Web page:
adjective, flop·pi·er, flop·pi·est.

tending to flop.

noun, plural flop·pies.

Origin of floppy

First recorded in 1855–60; flop + -y1
Related formsflop·pi·ly, adverbflop·pi·ness, noun
Dictionary.com Unabridged Based on the Random House Unabridged Dictionary, © Random House, Inc. 2019

Examples from the Web for floppy

Contemporary Examples of floppy

Historical Examples of floppy

  • I snatched off my floppy hat and tried hurriedly in the dark to ram it on my other self.

    The Secret Sharer

    Joseph Conrad

  • His expression is as bad as that of Meredith's floppy sickliness.


    Ezra Pound

  • He completed his costume by donning a black hat that was of wool, and floppy.

    The Plow-Woman

    Eleanor Gates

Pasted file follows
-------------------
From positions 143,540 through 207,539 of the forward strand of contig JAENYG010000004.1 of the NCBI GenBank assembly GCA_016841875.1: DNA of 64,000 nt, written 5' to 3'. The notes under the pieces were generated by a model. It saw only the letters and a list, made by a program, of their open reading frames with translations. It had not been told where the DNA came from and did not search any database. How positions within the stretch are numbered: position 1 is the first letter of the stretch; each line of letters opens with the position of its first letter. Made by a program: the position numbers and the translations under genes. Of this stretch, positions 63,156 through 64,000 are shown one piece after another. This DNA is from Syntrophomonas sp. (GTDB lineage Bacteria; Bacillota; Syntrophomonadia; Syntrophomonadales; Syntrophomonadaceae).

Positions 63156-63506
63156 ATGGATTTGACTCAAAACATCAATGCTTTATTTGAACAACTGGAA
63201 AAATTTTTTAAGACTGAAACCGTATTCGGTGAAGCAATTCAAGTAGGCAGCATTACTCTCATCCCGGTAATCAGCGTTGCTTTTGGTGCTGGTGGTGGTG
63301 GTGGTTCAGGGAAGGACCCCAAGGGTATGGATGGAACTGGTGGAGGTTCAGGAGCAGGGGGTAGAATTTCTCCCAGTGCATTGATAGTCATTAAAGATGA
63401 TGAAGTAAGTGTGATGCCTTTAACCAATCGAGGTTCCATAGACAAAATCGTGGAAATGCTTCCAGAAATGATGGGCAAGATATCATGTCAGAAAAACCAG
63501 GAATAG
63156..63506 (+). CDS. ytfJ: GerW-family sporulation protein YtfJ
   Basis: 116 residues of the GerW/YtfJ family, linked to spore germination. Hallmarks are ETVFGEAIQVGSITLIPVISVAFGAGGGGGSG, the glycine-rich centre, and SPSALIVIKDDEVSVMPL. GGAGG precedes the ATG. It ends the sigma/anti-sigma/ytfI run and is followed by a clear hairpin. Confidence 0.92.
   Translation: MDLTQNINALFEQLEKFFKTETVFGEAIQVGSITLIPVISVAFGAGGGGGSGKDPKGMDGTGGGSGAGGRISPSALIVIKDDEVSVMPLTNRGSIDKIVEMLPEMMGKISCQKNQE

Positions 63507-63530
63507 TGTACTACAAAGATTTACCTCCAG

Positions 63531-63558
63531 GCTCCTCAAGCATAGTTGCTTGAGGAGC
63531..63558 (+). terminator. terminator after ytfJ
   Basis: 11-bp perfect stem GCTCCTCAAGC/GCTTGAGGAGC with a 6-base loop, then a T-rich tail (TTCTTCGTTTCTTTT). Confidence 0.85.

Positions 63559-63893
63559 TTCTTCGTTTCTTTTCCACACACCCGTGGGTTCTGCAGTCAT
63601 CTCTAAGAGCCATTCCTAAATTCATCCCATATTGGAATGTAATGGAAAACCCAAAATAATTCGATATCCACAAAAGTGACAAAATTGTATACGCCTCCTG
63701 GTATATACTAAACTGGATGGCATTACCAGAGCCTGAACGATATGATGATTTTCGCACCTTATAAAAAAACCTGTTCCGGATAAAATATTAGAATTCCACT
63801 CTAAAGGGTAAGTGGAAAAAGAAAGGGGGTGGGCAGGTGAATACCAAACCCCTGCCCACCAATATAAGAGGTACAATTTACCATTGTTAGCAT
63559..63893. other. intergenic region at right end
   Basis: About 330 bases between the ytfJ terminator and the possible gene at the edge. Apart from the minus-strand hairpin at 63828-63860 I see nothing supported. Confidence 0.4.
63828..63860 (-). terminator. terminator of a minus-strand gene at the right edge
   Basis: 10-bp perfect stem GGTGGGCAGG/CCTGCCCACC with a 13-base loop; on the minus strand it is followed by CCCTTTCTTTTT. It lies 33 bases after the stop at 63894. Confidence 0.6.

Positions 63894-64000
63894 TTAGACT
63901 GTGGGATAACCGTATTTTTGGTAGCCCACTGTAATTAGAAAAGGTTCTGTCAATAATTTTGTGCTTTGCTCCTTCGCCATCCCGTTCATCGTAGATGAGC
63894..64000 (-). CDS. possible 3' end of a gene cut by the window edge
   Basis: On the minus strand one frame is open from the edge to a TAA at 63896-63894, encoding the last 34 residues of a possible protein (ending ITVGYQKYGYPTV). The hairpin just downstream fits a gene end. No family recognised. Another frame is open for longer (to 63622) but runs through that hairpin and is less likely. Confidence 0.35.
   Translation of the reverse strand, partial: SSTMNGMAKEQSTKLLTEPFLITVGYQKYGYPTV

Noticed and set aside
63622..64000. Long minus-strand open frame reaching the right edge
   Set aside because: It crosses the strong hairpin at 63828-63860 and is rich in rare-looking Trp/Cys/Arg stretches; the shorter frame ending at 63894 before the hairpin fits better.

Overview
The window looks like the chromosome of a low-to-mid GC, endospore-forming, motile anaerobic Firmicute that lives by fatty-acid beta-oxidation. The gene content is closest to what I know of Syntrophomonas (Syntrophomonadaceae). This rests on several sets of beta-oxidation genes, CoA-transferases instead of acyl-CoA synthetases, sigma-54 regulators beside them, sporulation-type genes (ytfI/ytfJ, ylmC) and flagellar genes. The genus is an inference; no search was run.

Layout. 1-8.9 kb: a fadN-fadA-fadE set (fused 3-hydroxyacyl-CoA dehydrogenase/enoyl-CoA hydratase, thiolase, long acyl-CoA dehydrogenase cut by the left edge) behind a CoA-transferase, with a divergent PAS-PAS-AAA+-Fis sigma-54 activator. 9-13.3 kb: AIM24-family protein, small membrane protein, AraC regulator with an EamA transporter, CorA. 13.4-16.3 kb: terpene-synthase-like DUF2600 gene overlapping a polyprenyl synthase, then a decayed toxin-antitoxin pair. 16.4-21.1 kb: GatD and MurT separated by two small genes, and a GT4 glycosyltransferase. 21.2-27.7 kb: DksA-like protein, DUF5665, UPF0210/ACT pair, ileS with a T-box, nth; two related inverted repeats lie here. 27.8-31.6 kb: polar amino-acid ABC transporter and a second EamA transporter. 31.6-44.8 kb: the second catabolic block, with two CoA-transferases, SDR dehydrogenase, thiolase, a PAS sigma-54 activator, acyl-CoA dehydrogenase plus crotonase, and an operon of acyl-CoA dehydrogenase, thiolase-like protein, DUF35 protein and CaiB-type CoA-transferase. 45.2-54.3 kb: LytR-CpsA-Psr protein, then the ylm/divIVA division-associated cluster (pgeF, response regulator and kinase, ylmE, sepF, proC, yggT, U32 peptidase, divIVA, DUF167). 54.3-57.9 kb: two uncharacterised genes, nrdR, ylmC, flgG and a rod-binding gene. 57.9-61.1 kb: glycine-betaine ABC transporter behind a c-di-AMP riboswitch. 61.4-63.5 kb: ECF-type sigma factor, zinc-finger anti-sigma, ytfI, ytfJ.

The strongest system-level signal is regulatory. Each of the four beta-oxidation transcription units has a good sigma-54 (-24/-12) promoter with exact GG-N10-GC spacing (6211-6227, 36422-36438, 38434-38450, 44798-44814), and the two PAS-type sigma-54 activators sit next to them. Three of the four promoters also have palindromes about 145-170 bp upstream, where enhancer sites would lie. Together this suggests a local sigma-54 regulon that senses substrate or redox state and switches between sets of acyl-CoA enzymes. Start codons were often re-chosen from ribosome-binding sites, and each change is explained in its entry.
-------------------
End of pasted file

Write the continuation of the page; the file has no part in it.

• Of course, Betty was equally ignorant of why she was made to pose with a floppy bow around her neck, tied to an annoying rock.

    The Wee Scotch Piper

    Madeline Brandeis

  • "We are ready," said Nancy, tying the white ribbons of a floppy straw hat under Anne-Marie's chin.

    The Devourers

    Annie Vivanti Chartres

British Dictionary definitions for floppy


adjective -pier or -piest

limp or hanging looselya dog with floppy ears

noun plural -pies

short for floppy disk
Derived Formsfloppily, adverbfloppiness, noun
Collins English Dictionary - Complete & Unabridged 2012 Digital Edition © William Collins Sons & Co. Ltd. 1979, 1986 © HarperCollins Publishers 1998, 2000, 2003, 2005, 2006, 2007, 2009, 2012

Word Origin and History for floppy

1858, from flop + -y (2). Floppy disc attested from 1972 (short form floppy by 1974).

Online Etymology Dictionary, © 2010 Douglas Harper